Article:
Forums > MaxMSP

cut words, keep others

November 1, 2008 | 12:02 pm

Hello,

I have this message:

qwe

I’d like to cut "qwe" and keep

How can I do that?

Thank you.


November 1, 2008 | 12:15 pm

On 1 nov. 08, at 13:02, Derrick Giscloux wrote:

> Hello,
>
> I have this message:
>
> qwe
>
> I’d like to cut "qwe" and keep

>
> How can I do that?

It depends: [route qwe], [zl filter qwe].

ej


November 1, 2008 | 1:38 pm

No sorry,

qwe could be anything as well as

In fact I want to keep what is inside <>

I had a look at [detox] but the tag is invalid.

The structure of the messages I want to process is:

something

I just want to keep

Is it clear?


November 1, 2008 | 2:10 pm

On 1 nov. 08, at 14:39, Derrick Giscloux wrote:

> Is it clear?

yep. regexp is the way to go.

]+> means: you look for the character " ([^>] is a negative class),
followed by a ‘>’.

HTH,
ej

– Pasted Max Patch, click to expand. –

November 1, 2008 | 2:56 pm

this is easy to achieve with the c-string functions externals in my
collection, here just one way of doing this:

hth

/*j

– Pasted Max Patch, click to expand. –

November 1, 2008 | 4:13 pm

Thanks!
It is great .. but … I am still on 4.6.3

Could you post a screen capture?


November 1, 2008 | 4:19 pm

On 1 nov. 08, at 17:13, Derrick Giscloux wrote:

> Thanks!
> It is great .. but … I am still on 4.6.3
>
> Could you post a screen capture?

Just use:

regexp < [^>]+>

and take the third outlet (substrings).

ej


November 1, 2008 | 5:01 pm

how about a message box with a $2 in it?


November 1, 2008 | 6:33 pm

here’s a patch for 4.x.x

/*j

> It is great .. but … I am still on 4.6.3

#P window setfont "Sans Serif" 9.;
#P window linecount 1;
#P comment 181 265 81 196617 open/close gate;
#P comment 255 238 103 196617 both conditions met?;
#P comment 324 208 81 196617 > at pos len-1 ?;
#P newex 138 304 32 196617 print;
#P newex 178 233 71 196617 &&;
#P newex 239 206 75 196617 == 0;
#P newex 178 207 31 196617 == 0;
#P newex 304 182 27 196617 – 1;
#P newex 304 156 37 196617 strlen;
#P newex 239 156 52 196617 strcspn >;
#P newex 178 156 52 196617 strcspn < ;
#P newex 138 280 29 196617 gate;
#P newex 157 114 47 196617 zl iter 1;
#P message 317 76 135 196617 qwe something ;
#P message 220 76 86 196617 something
;
#P message 157 76 56 196617 qwe ;
#P comment 97 158 63 196617 < at pos 0 ?;
#P connect 4 0 5 1;
#P connect 4 0 6 0;
#P connect 4 0 7 0;
#P connect 4 0 8 0;
#P connect 5 0 13 0;
#P connect 12 0 5 0;
#P connect 11 0 12 1;
#P connect 10 0 12 0;
#P connect 9 0 11 1;
#P connect 7 0 11 0;
#P connect 6 0 10 0;
#P connect 8 0 9 0;
#P connect 2 0 4 0;
#P connect 3 0 4 0;
#P connect 1 0 4 0;
#P window clipboard copycount 17;


November 1, 2008 | 7:39 pm

Once again a win for regular expressions.

Can someone please refresh my memory; are there any maxMSP-specific
tutorials going *DEEP* into regexp use?

I know there are books and websites and such dealing with regular
expressions on the whole, but something specific to max, going above and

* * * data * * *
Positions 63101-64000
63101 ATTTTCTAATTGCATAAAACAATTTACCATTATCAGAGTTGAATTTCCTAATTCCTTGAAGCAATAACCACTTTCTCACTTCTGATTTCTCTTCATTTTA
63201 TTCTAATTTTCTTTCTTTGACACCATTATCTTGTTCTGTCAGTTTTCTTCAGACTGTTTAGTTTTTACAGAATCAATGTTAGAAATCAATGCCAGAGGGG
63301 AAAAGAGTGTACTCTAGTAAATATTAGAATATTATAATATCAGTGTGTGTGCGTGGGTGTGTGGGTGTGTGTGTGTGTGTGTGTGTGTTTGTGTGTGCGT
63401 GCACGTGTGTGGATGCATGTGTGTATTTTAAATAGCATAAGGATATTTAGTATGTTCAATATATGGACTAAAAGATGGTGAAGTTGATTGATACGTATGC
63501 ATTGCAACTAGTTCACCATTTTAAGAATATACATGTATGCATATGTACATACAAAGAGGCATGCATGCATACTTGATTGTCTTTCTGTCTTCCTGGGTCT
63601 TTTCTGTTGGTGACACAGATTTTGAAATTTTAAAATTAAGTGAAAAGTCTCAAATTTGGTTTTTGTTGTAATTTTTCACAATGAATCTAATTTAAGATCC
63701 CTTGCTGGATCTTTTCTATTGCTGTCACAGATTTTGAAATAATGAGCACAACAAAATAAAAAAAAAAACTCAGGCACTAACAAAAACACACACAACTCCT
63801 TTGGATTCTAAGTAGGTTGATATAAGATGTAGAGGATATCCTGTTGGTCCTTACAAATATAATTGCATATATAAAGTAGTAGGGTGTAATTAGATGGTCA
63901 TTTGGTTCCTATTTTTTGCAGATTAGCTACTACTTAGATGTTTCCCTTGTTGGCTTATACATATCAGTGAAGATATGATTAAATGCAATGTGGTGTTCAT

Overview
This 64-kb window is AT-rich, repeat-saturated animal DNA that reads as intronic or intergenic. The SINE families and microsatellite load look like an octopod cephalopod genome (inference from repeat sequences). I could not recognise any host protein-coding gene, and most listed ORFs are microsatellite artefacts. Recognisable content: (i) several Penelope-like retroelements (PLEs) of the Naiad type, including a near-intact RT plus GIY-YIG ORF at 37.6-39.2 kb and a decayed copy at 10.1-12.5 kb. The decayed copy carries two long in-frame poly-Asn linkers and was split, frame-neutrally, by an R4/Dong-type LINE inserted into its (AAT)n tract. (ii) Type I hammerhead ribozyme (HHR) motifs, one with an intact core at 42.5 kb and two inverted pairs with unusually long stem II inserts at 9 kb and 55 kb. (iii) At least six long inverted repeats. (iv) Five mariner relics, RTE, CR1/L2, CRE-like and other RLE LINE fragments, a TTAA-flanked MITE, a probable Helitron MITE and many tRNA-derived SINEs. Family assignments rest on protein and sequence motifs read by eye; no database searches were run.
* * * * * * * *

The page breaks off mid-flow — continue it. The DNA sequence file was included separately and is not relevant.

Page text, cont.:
beyond the help files would really be killer.

Perhaps as an article on cycling74.com? (if it isn’t there already… ahem.)

Cheers,
Andreas.

Emmanuel Jourdan skrev:
> Just use:
>
> regexp < [^>]+>
>
> and take the third outlet (substrings).
>
> ej
>


November 1, 2008 | 8:11 pm

On 1 nov. 08, at 20:39, Andreas Wetterberg wrote:

> Once again a win for regular expressions.
>
> Can someone please refresh my memory; are there any maxMSP-specific
> tutorials going *DEEP* into regexp use?
>
> I know there are books and websites and such dealing with regular
> expressions on the whole, but something specific to max, going above
> and beyond the help files would really be killer.
>
> Perhaps as an article on cycling74.com? (if it isn’t there
> already… ahem.)

It’s complicated to document such kind of thing, as you said, there
are already tons of awesome book on the subject (I highly recommend
"Mastering Regular Expression" from Jeffrey Friedl, O’Reilly). Note
that in the regexp’s help file of Max 5 there’s a few more concret
examples.

There’s no dedicated regexp article, but you can find some funny one
here, which will give you some ideas about what you can do:

http://www.cycling74.com/story/2008/6/2/161813/1326

ej


November 1, 2008 | 8:53 pm

I think you guys are thinking about this too hard.

If it’s just a 2-element list like:

qwe asd

and you want to turn that into:

asd

then all you have to do is put it through a message box with $2 in it, to take the second element of the list. If it’s not already a list (i.e. if it’s a symbol) then just put it through a fromsymbol object first.

If the list might sometimes be longer than two elements, then just simply use a zl object. For instance, if the list is:

qwe asd fqu ajl qke rjrjrjrjr 0 0 2134.3

and you want to turn that into:

asd fqu ajl qke rjrjrjrjr 0 0 2134.3

then just put it through a [zl slice 1] object, and take the output of the second outlet. Again, if the initial message is in symbol form, just run it through a fromsymbol object.


November 1, 2008 | 9:00 pm

On 1 nov. 08, at 21:53, Scott wrote:

> I think you guys are thinking about this too hard.

Unless I’m mistaken what Derrick wants is to find elements which start
with a ‘< ' and finish with a '>‘.

ej


November 5, 2008 | 8:06 pm

Yes ej.

anyway thanks to all.


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